Abstract: The rise of offshoring of intermediate inputs raises important questions for commercial policy. Do the distinguishing features of offshoring introduce novel reasons for trade policy intervention? Does offshoring create new problems of global policy cooperation whose solutions require international agreements with novel features? Can trade agreements that are designed to address problems that arise when trade predominantly takes the form of the exchange of final goods be expected to perform in a world where offshoring is prevalent? In this paper we provide answers to these questions, and thereby initiate the study of trade agreements in the presence of offshoring. We do so by deriving the Nash and internationally efficient trade policy choices of governments in an environment in which some trade flows involve the exchange of customized inputs, contracts governing these transactions are incomplete, and the matching between final-good producers and input suppliers may involve search frictions. By characterizing the differences between Nash and internationally efficient policies in this environment, and by comparing these differences to those that would arise in the absence of offshoring of customized inputs, we seek to understand the implications of offshoring for the role of trade agreements. Our findings indicate that the rise of offshoring is likely to complicate the task of trade agreements, because in the presence of offshoring, (i) the mechanism by which countries can shift the costs of intervention on to their trading partners is more complicated and extends to a wider set of policies than is the case when offshoring is not present, and (ii) because the underlying problem that a trade agreement must address in the presence of offshoring varies with the political preferences of member governments. As a consequence, the increasing prevalence of offshoring is likely to make it increasingly difficult for governments to rely on simple and general rules -- such as reciprocity and non-discrimination -- to help them solve their trade-related problems.
    JEL: D02 F02 F13 F5
    Date: 2008–08
  4. By: George Alessandria; Joseph Kaboski; Virgiliu Midrigan
    Abstract: Fixed transaction costs and delivery lags are important costs of international trade. These costs lead firms to import infrequently and hold substantially larger inventories of imported goods than domestic goods. Using multiple sources of data, we document these facts. We then show that a parsimoniously parameterized model economy with importers facing an (S, s)-type inventory management problem successfully accounts for these features of the data. Moreover, the model can account for import and import price dynamics in the aftermath of large devaluations. In particular, desired inventory adjustment in response to a sudden, large increase in the relative price of imported goods creates a short-term trade implosion, an immediate, temporary drop in the value and number of distinct varieties imported, as well as a slow increase in the retail price of imported goods. Our study of 6 current account reversals following large devaluation episodes in the last decade provide strong support for the model’s predictions.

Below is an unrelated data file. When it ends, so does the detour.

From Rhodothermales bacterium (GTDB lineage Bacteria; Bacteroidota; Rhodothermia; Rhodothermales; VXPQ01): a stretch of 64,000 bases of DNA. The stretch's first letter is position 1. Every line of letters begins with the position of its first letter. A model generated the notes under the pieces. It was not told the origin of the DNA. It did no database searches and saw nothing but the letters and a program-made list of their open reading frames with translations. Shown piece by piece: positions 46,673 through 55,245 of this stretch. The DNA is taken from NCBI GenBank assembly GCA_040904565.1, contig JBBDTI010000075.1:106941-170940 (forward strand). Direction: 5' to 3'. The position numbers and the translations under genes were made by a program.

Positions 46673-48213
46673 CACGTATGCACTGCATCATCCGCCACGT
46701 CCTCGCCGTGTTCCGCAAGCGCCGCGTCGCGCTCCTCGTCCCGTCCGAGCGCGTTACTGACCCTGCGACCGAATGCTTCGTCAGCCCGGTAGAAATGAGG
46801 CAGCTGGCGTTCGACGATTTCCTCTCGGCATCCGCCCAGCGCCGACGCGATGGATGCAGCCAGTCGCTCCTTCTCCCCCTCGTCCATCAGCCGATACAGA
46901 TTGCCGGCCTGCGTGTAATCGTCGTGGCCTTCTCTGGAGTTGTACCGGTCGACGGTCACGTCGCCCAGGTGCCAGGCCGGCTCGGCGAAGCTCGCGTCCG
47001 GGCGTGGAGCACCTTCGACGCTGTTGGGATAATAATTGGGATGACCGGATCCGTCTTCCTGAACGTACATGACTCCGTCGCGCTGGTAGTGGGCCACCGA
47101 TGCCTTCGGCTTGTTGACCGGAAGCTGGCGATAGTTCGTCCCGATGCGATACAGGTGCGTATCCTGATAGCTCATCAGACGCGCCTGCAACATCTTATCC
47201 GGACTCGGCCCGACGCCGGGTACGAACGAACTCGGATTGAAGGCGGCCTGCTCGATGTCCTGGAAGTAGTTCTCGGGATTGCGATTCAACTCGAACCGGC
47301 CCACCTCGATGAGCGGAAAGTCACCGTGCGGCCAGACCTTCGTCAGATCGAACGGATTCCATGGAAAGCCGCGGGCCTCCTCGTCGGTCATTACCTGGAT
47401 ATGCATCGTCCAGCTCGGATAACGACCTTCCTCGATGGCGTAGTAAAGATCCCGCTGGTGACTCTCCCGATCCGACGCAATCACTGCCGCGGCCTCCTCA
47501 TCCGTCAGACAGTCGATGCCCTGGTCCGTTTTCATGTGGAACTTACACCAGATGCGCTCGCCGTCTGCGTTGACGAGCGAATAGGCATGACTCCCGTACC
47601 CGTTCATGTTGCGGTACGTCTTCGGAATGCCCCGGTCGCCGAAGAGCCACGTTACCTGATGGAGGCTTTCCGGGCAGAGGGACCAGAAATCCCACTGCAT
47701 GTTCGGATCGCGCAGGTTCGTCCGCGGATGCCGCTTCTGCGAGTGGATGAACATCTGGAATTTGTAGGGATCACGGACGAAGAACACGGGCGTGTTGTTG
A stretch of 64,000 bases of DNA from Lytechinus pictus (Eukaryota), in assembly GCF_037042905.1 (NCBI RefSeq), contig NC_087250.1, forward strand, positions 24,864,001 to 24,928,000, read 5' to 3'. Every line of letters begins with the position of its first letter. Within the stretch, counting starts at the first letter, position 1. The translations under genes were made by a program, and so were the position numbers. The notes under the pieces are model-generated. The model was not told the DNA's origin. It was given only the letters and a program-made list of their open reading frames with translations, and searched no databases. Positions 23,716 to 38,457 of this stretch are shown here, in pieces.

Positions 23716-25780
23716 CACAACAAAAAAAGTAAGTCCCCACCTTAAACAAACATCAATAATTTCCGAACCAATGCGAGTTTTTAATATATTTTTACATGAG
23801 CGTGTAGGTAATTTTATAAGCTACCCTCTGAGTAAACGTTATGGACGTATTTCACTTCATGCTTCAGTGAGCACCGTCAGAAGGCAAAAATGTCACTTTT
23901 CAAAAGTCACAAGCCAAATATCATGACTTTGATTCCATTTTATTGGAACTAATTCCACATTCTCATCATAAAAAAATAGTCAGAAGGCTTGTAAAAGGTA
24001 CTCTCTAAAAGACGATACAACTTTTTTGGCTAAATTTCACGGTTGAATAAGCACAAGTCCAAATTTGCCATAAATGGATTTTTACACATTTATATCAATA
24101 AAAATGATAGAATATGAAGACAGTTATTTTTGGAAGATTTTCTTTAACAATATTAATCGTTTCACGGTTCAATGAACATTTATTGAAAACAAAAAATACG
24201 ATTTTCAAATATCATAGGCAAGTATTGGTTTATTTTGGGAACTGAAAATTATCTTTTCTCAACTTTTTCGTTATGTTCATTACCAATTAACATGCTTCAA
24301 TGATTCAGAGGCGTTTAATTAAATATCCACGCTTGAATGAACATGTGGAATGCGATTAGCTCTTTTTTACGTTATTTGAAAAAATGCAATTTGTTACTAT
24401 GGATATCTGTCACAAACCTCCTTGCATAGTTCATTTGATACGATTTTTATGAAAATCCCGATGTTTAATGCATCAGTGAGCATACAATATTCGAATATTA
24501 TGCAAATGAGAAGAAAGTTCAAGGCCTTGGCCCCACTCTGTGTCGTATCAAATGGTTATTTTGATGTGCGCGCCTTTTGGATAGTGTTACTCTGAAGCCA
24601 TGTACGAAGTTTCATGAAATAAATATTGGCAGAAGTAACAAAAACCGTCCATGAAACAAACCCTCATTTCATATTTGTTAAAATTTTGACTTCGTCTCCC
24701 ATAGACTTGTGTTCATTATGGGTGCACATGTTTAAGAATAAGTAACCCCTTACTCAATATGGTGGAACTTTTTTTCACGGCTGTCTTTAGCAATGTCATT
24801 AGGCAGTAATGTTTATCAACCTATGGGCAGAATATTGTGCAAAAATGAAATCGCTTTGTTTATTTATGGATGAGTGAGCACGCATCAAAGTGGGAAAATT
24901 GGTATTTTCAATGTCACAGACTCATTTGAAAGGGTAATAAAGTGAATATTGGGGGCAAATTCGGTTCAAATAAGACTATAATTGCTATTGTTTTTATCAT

Date: 2008
  5. By: Christopher Gust; Sylvain Leduc; Nathan Sheets
    Abstract: This paper assesses whether partial exchange rate pass-through to trade prices has important implications for the prospective adjustment of global external imbalances. To address this question, we develop and estimate an open-economy DGE model in which pass-through is incomplete due to the presence of local currency pricing, distribution services, and a variable demand elasticity that leads to fluctuations in optimal markups. We find that the overall magnitude of trade adjustment is similar in a low and high pass-through world with more adjustment in a low pass-world occurring through a larger response of the exchange rate and terms of trade rather than real trade flows.
    Keywords: Foreign exchange rates ; Imports - Prices
    Date: 2008
  6. By: Mary Lovely; David Popp
    Abstract: Countries who adopted regulation of coal-fired power plants after 1980 generally did so at a much lower level of per-capita income than did early adopters -- poor countries regulated sooner. This phenomenon suggests that pioneering adopters of environmental regulation provide an advantage to countries adopting these regulations later, presumably through advances in technology made by these first adopters. Focusing specifically on regulation of coal-fired power plants, we ask to what extent the availability of new technology influences the adoption of new environmental regulation. We build a general equilibrium model of an open economy to identify the political-economy determinants of the decision to regulate emissions. Using a newly-created data set of SO2 and NOX regulations for coal-fired power plants and a patent-based measure of the technology frontier, we test the model's predictions using a hazard regression of the diffusion of environmental regulation across countries. Our findings support the hypothesis that international economic integration eases access to environmentally friendly technologies and leads to earlier adoption, ceteris paribus, of regulation in developing countries. By limiting firms' ability to burden shift, however, openness may raise opposition to regulation. Our results suggest that domestic trade protection allows costs to be shifted to domestic consumers while large countries can shift costs to foreign consumers, raising the likelihood of adoption. Other political economy factors, such as the quality of domestic coal and election years, are also important determinants.
    JEL: F18 O33 Q53 Q55 Q56 Q58
    Date: 2008–08